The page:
Sheldon Silver was due to begin his seven-year sentence this week for violating the law, the public trust, and the responsibilities of his office as assembly speaker—a position he occupied for 21 years. Though a federal judge has stayed his entry date while Silver appeals his conviction, many New Yorkers are justifiably pleased to see Silver heading off to jail, viewing his conviction as a long-overdue draining of the Albany swamp. With recent convictions of other top players in state politics, it appears that New York may have begun to clean itself up.
But while Silver is eventually going to prison, he won’t lose a single taxpayer-funded pension paycheck of $6,602 per month, even while serving his time behind bars. And in spite of his own federal conviction, former New York Senate Majority Leader Dean Skelos also continues to receive a $95,831 annual pension, courtesy of New York taxpayers. If this makes you angry—as it should—it might further upset you that these ill-gotten pensions could have been eliminated if our elected lawmakers had done their job properly during the most recent legislative session.
Last November, New York voters passed by a nearly two-to-one margin a state constitutional amendment known as Proposal #2. The common reading of the proposal, and the one most people thought that they were voting for, was that it would punish legislators convicted of felonies by stripping away their pensions. In reality, lawmakers wrote an amendment with enough poison pills to ensure that even when they lose, they win.
For instance, the new law mandates that New York’s representatives “shall enact legislation to implement this amendment.” Unsurprisingly, leaving ethics reform up to the members of the state legislature resulted in another year of inaction. Neither the state assembly nor the senate fulfilled its responsibility to implement the pension-stripping provision. The new law also authorizes “a court to reduce or revoke the pension of a public officer.” Thus, judges—elected in the same political system as the politicians—reserve discretion over the removal of pensions. The penalty should be automatic: you get convicted by a jury of your peers of a felony related to your role as a public servant, you lose your pension, period.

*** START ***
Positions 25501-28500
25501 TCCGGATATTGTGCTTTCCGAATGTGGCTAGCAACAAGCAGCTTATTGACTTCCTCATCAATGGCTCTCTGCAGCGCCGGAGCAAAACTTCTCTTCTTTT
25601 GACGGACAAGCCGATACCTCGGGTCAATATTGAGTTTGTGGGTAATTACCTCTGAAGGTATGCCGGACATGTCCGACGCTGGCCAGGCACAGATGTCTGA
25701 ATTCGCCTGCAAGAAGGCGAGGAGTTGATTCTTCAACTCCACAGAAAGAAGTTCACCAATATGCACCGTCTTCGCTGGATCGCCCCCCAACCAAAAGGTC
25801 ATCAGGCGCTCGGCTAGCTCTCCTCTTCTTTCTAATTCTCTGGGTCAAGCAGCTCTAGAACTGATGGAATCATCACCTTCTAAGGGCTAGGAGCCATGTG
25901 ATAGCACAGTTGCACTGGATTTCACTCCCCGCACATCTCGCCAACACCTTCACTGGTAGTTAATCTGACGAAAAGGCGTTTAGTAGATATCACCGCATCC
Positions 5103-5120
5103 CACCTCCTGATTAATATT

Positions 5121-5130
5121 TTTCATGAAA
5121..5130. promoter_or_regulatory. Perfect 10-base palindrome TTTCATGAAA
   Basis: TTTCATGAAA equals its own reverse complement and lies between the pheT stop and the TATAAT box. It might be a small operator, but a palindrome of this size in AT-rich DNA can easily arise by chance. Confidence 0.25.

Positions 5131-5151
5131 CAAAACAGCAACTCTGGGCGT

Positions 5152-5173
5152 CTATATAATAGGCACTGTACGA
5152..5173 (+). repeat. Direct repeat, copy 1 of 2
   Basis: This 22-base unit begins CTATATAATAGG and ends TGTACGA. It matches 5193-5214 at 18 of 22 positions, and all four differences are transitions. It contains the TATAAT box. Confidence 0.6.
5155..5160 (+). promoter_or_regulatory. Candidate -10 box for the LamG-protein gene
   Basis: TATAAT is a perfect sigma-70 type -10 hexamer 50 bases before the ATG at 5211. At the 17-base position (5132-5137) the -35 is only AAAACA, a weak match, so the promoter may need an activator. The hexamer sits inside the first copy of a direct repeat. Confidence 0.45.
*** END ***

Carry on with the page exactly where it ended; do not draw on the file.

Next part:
Moreover, the law requires the court to consider “whether forfeiture . . . would result in undue hardship . . . upon any dependent children, spouse or other dependents.” Consideration of the corrupt politician’s family should not be a judge’s responsibility. One would hope that legislators would take into account their families’ welfare before breaking their solemn oath, the public trust, and the law. Finally, the new law “shall only apply to crimes committed on or after the first of January next succeeding the date upon which the people shall approve and ratify the amendment.” Silver and Skelos get a free pass on this basis, as will any officials arrested for crimes that they committed before this year.
New York elected officials’ celebration of this no-impact half measure proves that they’re not serious about any reform that might cause a change in the behavior that has become a national embarrassment. Real reform of pension benefits is essential. The first step is recognizing that what was sold to us last year as a remedy for rogue politicians was only an illusion.
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